Hey Mr. Green, Are Plastic Food Containers Too Toxic to Reuse?
Hey Mr. Green,
There has been a lot of discussion about hazards of using plastic, especially related to bisphenol A, or BPA. We try to avoid buying anything in plastic, but over the years we have acquired plastic containers, like one-quart yogurt containers, which we use to store food in the refrigerator. Is this a bad idea? We wash and reuse them many times and wonder if chemicals are leaching into the food that is stored? We also wash and reuse plastic bags to buy bulk foods. Could this also be hazardous? We have not seen this issue addressed and hope you have an answer.
—Rick in Berkeley, California
Now that we are deep into the Plastic Age, questions about material safety and environmental impact have become a bit more complicated than in previous technological epochs like the Bronze or Iron Ages.
Your yogurt containers are probably made of polypropylene (PP), or #5 plastic, which does not contain BPA, an estrogenic chemical that we know to be harmful. The #7 plastic is the one that may contain BPA. So the yogurt containers may be safe to reuse, although a recent study in Environmental Health Perspectives indicates all types of plastics used in food containers, beverage cans, plastic bottles, and wrappers can release estrogenic activators if reused repeatedly, and we know that such chemicals can be harmful. It may well be that the amounts released are too small to cause problems, but if you want absolutely certain safety, store food in glass containers only. If you do reuse plastic containers, follow the Environmental Working Group’s advice, and only use #1, 2, 4, or 5, although one study shows that higher temperatures can cause the release of the heavy metal antimony from #1, PET. And since heat intensifies the release chemicals, never microwave with any type of plastic container and don’t put hot food in it. Regarding the plastic bags, I doubt that they pose a problem, since there is no liquid in bulk items to leach anything out like there is with most leftovers. But to play it super safe, you could avoid storing grains, beans, nuts, or flour in the bags.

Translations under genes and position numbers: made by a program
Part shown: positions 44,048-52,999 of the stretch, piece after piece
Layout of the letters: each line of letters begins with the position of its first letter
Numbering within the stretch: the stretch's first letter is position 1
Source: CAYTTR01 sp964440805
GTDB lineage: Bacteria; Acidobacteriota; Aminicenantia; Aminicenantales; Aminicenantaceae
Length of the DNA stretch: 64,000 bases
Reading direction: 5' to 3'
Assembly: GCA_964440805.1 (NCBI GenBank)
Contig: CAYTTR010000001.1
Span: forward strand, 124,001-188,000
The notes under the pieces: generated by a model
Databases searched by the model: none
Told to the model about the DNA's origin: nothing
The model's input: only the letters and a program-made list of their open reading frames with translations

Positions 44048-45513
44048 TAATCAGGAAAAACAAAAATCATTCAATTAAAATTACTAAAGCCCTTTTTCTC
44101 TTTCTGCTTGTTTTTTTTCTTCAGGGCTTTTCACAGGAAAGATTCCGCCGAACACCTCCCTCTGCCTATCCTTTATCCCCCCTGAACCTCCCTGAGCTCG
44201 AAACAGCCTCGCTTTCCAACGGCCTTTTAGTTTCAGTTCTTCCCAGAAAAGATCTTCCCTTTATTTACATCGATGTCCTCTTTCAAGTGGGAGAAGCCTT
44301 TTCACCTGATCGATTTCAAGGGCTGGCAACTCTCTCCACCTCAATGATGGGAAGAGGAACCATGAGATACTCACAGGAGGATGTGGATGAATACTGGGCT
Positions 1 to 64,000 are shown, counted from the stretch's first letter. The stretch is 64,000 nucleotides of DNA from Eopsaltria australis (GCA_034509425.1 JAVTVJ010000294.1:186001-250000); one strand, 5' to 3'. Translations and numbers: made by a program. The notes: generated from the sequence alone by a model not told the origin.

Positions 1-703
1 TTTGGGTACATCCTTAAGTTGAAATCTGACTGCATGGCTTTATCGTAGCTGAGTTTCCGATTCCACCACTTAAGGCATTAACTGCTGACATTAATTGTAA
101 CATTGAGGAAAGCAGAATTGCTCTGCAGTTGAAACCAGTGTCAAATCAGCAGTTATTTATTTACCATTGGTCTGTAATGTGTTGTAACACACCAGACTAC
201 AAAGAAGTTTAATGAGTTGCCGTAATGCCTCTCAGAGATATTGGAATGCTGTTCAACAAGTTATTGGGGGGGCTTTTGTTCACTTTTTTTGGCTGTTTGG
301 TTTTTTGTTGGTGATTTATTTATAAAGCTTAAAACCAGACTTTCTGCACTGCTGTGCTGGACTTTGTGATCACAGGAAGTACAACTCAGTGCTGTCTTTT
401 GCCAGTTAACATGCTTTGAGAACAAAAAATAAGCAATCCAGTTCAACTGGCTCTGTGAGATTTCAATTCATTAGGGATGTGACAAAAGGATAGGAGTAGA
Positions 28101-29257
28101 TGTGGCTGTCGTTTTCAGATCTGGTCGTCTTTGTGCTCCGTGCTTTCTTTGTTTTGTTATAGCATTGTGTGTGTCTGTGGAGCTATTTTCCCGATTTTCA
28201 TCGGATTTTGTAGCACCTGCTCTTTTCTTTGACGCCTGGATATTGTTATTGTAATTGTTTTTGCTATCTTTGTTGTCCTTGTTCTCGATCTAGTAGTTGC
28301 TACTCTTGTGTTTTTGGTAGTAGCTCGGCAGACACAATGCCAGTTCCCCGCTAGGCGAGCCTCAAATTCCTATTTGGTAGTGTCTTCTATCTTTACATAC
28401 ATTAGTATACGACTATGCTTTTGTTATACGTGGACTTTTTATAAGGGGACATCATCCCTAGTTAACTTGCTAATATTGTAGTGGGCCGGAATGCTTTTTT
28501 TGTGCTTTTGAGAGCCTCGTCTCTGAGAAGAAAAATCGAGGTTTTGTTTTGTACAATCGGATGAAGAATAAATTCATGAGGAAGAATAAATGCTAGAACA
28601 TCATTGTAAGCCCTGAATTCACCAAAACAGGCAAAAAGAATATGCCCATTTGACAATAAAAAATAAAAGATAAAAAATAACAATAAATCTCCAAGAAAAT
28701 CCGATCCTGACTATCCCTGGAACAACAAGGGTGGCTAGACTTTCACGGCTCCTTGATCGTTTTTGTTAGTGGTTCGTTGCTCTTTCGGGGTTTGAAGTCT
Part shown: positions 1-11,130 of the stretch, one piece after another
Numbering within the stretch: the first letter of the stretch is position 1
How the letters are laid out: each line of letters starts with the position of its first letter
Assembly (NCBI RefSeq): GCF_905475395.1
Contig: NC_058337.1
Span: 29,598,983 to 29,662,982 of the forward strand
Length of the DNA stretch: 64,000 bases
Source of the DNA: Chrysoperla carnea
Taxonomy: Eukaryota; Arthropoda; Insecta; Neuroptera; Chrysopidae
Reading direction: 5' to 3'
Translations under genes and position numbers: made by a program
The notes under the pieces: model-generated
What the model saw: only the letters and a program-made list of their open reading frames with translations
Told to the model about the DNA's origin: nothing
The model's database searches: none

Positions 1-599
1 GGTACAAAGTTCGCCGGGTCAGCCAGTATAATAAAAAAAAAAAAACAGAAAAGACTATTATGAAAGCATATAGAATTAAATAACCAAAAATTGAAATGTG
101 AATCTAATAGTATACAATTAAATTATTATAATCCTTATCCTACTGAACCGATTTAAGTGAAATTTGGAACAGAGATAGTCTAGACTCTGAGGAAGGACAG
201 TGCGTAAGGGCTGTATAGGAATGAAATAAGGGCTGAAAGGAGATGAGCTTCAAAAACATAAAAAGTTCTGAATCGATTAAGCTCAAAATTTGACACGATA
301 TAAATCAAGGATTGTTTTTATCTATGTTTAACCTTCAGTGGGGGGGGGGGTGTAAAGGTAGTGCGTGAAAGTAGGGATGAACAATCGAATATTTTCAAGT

As noted, many #7 plastic containers contain BPA, and although the BPA is being phased out, you should not use any #7 container unless you are sure it is BPA-free. The most frightening thing is that some baby bottles, toys, and sippy cups contain BPA, to which to fetuses and children are more vulnerable than adults.
Also, BPA lurks in other places, including the lining of some metal water bottles and in food and beverage cans at possibly harmful levels, according to a study by EWG. I hate to break this news, because canned foods are an excellent way to preserve the solar energy and vitamins from a summer's harvest. (For more on this, see my October 7 column, “Are Plastic Cups Poisonous?")
While the food industry denies that BPA can reach hazardous levels in food, the jury is still out. Evidence of the dangers have prompted the EPA and the National Institutes of Health to conduct further research on the substance. Households that consume a lot of canned food and beverages, especially of they have children, may want to consider cutting back until we get the results of that study.
So, although reuse is usually preferable to recycling, in the case of plastic food and beverage containers, recycling is a better choice. Besides, the plastic industry is desperate for more of the stuff. While U.S. capacity for PET (plastic bottles) recycling alone is estimated at almost 1.9 billion pounds, only 20 percent of the PET even gets collected here, and of that, only about 642 million pounds make it to U.S. companies. The other 800 million pounds is, like so many of our jobs, outsourced to foreign factories.